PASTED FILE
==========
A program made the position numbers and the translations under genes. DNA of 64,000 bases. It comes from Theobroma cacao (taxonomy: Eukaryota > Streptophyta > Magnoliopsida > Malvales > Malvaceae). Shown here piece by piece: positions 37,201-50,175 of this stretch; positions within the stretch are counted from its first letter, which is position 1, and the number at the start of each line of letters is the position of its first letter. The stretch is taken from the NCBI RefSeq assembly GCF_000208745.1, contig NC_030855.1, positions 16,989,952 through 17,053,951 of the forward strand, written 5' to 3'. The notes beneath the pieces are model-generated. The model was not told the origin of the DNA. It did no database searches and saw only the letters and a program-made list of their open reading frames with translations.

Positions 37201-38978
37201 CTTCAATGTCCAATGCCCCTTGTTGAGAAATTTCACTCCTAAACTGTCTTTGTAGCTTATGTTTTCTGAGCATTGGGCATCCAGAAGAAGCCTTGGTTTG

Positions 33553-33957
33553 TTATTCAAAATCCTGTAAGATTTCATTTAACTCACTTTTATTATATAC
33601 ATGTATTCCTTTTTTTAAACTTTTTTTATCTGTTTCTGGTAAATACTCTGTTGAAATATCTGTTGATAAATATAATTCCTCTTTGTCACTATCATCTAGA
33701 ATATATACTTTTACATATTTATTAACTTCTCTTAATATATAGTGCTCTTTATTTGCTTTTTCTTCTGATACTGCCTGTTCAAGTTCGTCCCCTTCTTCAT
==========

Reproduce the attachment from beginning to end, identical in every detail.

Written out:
A program made the position numbers and the translations under genes. DNA of 64,000 bases. It comes from Theobroma cacao (taxonomy: Eukaryota > Streptophyta > Magnoliopsida > Malvales > Malvaceae). Shown here piece by piece: positions 37,201-50,175 of this stretch; positions within the stretch are counted from its first letter, which is position 1, and the number at the start of each line of letters is the position of its first letter. The stretch is taken from the NCBI RefSeq assembly GCF_000208745.1, contig NC_030855.1, positions 16,989,952 through 17,053,951 of the forward strand, written 5' to 3'. The notes beneath the pieces are model-generated. The model was not told the origin of the DNA. It did no database searches and saw only the letters and a program-made list of their open reading frames with translations.

Positions 37201-38978
37201 CTTCAATGTCCAATGCCCCTTGTTGAGAAATTTCACTCCTAAACTGTCTTTGTAGCTTATGTTTTCTGAGCATTGGGCATCCAGAAGAAGCCTTGGTTTG

Positions 33553-33957
33553 TTATTCAAAATCCTGTAAGATTTCATTTAACTCACTTTTATTATATAC
33601 ATGTATTCCTTTTTTTAAACTTTTTTTATCTGTTTCTGGTAAATACTCTGTTGAAATATCTGTTGATAAATATAATTCCTCTTTGTCACTATCATCTAGA
33701 ATATATACTTTTACATATTTATTAACTTCTCTTAATATATAGTGCTCTTTATTTGCTTTTTCTTCTGATACTGCCTGTTCAAGTTCGTCCCCTTCTTCAT